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Explanatory article published about Upper Extremity Orthopedics – Elbow Surgery

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The new article by orthopedic surgeon Leonard Marchinski, MD, discusses different types of elbow surgeries and the issues they are performed for.

WYOMISSING, Pa. - April 19, 2019 - eTradeWire -- Any disease or injury that affects a shoulder, elbow, forearm, wrist or hand also has a significant impact on a person's quality of life. Orthopaedic surgeon Dr. Leonard J. Marchinski explains this subject in a new article. The complete article will be available on Dr. Marchinski's blog at https://leonardmarchinskimd.wordpress.com/

While upper extremity orthopedics refers to any process that is undertaken to treat a problem in the bones, joints, muscles, tissues, nerves, ligaments, and tendons of the hand and upper extremity area, this article focuses on elbow surgeries.

Elbow is a hinge joint that connects the upper arm to the forearm via humerus and the radius and ulna, respectively. The joint is held together by the lateral collateral ligament (LCL) from the outside and the medial collateral ligament (MCL) from the inside. The joint is also surrounded by a set of muscles that facilitate its movements. The muscles are attached to the bones via tendons and protected by the cartilage covers at the ends. For further protection and lubrication of the joint, bursa sacs are present.

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Just like all other areas of medicine, surgeries make one category of treatment procedures for conditions that affect the structure and/or functioning of the elbows. The elbow joint can get affected due to a variety of reasons, such as injuries, diseases, trauma, aging, and overuse. Common diseases and elbow conditions that may require surgery for treatment include:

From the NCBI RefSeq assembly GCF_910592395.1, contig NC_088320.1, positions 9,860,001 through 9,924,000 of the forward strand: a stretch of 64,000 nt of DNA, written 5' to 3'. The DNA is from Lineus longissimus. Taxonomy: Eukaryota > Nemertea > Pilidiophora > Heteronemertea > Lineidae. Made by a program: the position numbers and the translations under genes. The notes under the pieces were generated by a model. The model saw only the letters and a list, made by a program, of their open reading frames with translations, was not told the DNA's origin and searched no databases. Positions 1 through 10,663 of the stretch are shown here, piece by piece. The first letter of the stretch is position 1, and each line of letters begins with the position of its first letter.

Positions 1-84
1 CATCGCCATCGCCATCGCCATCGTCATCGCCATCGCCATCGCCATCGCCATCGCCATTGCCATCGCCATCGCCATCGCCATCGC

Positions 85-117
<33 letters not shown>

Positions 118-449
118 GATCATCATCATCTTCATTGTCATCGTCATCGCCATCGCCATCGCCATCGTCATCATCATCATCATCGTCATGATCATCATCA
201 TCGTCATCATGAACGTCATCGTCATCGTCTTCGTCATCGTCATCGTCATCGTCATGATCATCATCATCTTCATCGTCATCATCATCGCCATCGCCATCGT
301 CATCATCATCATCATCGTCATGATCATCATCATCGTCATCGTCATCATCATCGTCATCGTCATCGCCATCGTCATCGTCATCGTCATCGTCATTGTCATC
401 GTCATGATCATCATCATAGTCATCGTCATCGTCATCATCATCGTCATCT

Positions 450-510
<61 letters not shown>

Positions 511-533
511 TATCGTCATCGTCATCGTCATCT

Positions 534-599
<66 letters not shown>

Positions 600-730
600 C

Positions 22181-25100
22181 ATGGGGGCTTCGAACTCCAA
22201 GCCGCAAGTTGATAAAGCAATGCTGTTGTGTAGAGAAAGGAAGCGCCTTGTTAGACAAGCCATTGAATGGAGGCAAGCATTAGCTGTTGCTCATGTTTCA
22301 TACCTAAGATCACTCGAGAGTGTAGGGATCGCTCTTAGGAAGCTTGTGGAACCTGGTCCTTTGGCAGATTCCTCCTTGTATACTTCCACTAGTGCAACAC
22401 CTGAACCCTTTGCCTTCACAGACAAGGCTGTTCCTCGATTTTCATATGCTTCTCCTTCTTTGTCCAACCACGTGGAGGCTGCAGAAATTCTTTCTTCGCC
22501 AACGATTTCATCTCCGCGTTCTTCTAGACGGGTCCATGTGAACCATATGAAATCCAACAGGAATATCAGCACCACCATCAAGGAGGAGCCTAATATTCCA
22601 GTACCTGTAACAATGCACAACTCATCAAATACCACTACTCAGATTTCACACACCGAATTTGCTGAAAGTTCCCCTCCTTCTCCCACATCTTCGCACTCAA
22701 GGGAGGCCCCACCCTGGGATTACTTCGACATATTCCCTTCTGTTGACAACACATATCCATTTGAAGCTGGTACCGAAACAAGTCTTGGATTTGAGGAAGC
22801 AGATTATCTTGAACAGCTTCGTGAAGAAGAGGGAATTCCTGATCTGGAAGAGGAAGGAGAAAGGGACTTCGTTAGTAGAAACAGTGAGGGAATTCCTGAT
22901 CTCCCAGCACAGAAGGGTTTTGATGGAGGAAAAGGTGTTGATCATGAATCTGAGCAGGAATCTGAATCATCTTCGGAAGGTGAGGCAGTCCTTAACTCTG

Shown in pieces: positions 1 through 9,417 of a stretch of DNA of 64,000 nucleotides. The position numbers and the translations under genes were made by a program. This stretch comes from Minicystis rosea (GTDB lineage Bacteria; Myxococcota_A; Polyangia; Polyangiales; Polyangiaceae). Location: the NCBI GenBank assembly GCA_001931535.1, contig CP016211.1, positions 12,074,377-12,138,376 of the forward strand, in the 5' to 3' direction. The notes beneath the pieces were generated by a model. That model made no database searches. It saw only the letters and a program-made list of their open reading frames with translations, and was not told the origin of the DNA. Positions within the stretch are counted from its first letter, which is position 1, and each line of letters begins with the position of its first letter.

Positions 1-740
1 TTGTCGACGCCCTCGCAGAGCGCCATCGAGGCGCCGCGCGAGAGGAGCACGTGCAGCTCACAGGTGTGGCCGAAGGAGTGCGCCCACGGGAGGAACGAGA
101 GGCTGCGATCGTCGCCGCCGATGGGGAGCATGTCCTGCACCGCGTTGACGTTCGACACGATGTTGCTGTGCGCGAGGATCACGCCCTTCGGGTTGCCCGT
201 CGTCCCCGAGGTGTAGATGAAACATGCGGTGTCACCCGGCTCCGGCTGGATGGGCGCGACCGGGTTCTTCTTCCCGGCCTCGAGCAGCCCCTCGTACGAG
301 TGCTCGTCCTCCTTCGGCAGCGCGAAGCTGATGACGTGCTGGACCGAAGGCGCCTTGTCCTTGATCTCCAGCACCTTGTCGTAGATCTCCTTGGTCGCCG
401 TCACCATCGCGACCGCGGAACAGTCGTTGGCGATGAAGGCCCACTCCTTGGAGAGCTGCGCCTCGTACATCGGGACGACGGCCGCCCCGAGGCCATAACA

* Arthritis
* Elbow stiffness
* Bone spur
* Fractures
* Dislocations
* Ulnar and radial nerve entrapment
* Elbow instability

In most cases, surgery is the last choice of treatment and is only suggested or opted for when other measures, such as treatment, injection, splints, and physiotherapies, fail to provide relief.

Elbow surgeries can be performed in the following two ways:

1. Open Surgery
The surgical procedures performed in traditional ways i.e. by making incisions on or around the affected area are called open surgeries.

2. Arthroscopic Surgery
Also called keyhole or minimally invasive surgeries, they are performed by using an endoscope. These types of surgeries have been increasingly preferred because of minimal incisions and shorter recovery periods.

An example of a widely performed elbow surgery is Ulnar Nerve Decompression/Transposition. As evident from the name, this surgical procedure is performed to relieve pressure, and when necessary, reposition the ulnar nerve, which is responsible for providing muscles nerve supply and sensation to the forearm and the hand. Several factors can cause the ulnar nerve to get pressured and compressed and causes pain, numbness, and/or irritation in the elbow.

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Some conditions that may increase the risk of ulnar nerve compression are cubital tunnel syndrome, fracture of the medial epicondyle – the area where the nerve is naturally located, rheumatoid arthritis, or even due to leaning of the elbow on a hard surface for a prolonged period of time.

During the ulnar nerve transposition surgery, the nerve is relocated from behind the medial epicondyle (its natural position) to the front of the elbow, so it no longer gets compressed or pinched.

Elbow surgeries are one of the most crucial ways for treating pain, swelling, tearing, fracture, or dislocation of the muscles, tendons, tissues, and bones that form the elbow joint. Hence, they make a crucial category of the upper extremity orthopedics.

*** Dr. Leonard J Marchinski is a medical doctor in Pennsylvania, focusing on orthopedic surgery.

Blog: https://leonardmarchinskimd.wordpress.com/
News: https://medicogazette.com/dr-leonard-j-marchinski#79296231-68fa-4702-9a29-11f9238139ea

Dr. Leonard J. Marchinski
Wyomissing, Pennsylvania

Source: Dr. Leonard J. Marchinski
Filed Under: Health

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